EP2322964A2Jul 18, 2006May 18, 2011Draka Comteq B.V.Water-swellable tape, adhesive-backed for coupling when used inside a buffer tube
Classifications
U.S. Classification385/109
International ClassificationG02B6/44
Cooperative ClassificationG02B6/4494, G02B6/4411
European ClassificationG02B6/44C11
Legal Events
DateCodeEventDescription
May 23, 2011FPAYFee payment
Year of fee payment: 8
May 24, 2007FPAYFee payment
Year of fee payment: 4
Jul 5, 2002ASAssignment
Owner name: ALCATEL, FRANCE
Free format text: CORRECTIVE ASSIGNMENT TO CORRECT THE ASSIGNOR S NAME AND TO ADD TWO ADDITIONAL ASSIGNORS TO THE DOCUMENT PREVIOUSLY RECORDED ON REEL 012712, FRAME 0283;ASSIGNORS:NECHITAILO, NICHOLAS V.;RISCH, BRIAN;ROSSI, MICHAEL;REEL/FRAME:012855/0054;SIGNING DATES FROM 20020225 TO 20020301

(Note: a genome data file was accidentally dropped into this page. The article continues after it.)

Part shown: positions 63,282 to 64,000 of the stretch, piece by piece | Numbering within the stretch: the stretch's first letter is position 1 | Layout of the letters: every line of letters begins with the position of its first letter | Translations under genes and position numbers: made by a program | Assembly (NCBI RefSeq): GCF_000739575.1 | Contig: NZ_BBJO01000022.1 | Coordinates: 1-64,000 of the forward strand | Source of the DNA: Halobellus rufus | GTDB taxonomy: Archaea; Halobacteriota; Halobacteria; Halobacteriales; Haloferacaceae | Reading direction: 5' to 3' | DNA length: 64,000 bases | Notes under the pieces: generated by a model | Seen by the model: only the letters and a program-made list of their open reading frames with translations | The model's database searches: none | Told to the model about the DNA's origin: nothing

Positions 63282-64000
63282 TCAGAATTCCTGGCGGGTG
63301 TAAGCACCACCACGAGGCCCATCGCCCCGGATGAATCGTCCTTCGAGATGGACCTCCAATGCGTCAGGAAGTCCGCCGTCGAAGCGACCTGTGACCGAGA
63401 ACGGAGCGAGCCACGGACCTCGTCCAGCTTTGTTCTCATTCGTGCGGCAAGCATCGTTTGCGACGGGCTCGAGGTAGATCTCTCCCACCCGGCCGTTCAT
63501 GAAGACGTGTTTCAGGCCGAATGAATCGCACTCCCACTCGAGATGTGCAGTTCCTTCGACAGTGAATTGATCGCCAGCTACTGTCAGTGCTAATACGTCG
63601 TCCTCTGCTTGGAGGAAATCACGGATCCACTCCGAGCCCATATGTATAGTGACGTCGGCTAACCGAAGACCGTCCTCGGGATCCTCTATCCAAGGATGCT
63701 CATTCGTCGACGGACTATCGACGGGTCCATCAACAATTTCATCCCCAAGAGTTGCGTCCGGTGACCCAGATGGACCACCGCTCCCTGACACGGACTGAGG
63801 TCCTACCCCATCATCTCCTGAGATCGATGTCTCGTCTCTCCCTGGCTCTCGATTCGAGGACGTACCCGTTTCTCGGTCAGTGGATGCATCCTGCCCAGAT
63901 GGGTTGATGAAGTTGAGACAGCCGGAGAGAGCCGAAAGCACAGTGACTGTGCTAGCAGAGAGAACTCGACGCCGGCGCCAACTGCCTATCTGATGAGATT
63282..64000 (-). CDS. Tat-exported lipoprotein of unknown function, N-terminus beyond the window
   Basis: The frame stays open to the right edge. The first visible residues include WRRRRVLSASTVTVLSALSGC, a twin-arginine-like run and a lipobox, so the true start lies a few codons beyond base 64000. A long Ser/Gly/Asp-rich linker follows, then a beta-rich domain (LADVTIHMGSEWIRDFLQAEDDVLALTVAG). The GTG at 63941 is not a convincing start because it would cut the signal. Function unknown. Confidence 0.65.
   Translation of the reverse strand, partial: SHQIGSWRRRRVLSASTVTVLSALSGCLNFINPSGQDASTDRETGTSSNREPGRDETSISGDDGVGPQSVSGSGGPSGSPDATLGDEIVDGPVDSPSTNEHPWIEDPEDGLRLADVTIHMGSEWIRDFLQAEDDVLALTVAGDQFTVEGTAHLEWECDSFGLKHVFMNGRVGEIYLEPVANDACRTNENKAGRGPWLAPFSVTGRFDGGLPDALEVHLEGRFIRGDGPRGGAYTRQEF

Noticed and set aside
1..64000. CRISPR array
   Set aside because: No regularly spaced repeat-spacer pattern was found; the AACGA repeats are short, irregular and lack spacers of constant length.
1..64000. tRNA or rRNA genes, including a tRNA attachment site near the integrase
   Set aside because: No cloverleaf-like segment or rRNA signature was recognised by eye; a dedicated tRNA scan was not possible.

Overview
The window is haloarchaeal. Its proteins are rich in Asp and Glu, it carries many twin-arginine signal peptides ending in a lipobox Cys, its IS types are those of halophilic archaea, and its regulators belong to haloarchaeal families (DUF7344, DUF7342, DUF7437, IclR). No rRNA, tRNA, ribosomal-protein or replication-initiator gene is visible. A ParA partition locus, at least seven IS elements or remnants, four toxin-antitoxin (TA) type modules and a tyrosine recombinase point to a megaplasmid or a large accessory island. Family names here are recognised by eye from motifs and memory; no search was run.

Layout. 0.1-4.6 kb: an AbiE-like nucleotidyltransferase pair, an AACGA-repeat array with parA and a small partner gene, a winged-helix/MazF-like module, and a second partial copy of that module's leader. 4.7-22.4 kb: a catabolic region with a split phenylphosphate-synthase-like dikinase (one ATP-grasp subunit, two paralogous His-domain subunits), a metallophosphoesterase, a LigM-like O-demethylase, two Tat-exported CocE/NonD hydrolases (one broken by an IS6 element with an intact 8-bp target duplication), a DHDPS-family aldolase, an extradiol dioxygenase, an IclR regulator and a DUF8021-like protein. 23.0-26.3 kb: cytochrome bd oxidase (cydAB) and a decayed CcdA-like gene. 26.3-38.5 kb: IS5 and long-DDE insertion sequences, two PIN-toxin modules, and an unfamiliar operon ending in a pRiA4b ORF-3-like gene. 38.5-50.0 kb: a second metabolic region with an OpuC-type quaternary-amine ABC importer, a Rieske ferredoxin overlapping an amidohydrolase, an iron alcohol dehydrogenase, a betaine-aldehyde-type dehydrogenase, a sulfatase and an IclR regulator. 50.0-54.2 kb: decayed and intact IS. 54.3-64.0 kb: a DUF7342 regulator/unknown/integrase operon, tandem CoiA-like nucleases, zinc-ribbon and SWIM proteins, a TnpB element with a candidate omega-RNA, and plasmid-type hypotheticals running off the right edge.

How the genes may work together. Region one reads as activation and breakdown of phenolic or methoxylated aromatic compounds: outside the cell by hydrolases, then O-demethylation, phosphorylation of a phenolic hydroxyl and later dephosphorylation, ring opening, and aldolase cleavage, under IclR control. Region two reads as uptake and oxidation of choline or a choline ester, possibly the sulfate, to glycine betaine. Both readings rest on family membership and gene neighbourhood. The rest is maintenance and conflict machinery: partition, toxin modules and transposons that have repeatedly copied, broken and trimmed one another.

Owner name: ALCATEL 54, RUE LA BOETIE75008 PARIS, (1) /AE
Free format text: CORRECTIVE ASSIGNMENT TO CORRECT THE ASSIGNOR S NAME AND TO ADD TWO ADDITIONAL ASSIGNORS TO THE DOCUMENT PREVIOUSLY RECORDED ON REEL 012712, FRAME 0283. ASSIGNOR HEREBY CONFIRMS THE ASSIGNMENT OF THE ENTIRE INTEREST.;ASSIGNORS:NECHITAILO, NICHOLAS V. /AR;REEL/FRAME:012855/0054;SIGNING DATES FROM 20020225 TO 20020301
Mar 22, 2002ASAssignment
Owner name: ALCATEL, FRANCE
Free format text: ASSIGNMENT OF ASSIGNORS INTEREST;ASSIGNOR:NECHITALIO, NICHOLAS V.;REEL/FRAME:012712/0283
Effective date: 20020225
Owner name: ALCATEL 54, RUE LA BOETIE75008 PARIS, (1) /AE
Free format text: ASSIGNMENT OF ASSIGNORS INTEREST;ASSIGNOR:NECHITALIO, NICHOLAS V. /AR;REEL/FRAME:012712/0283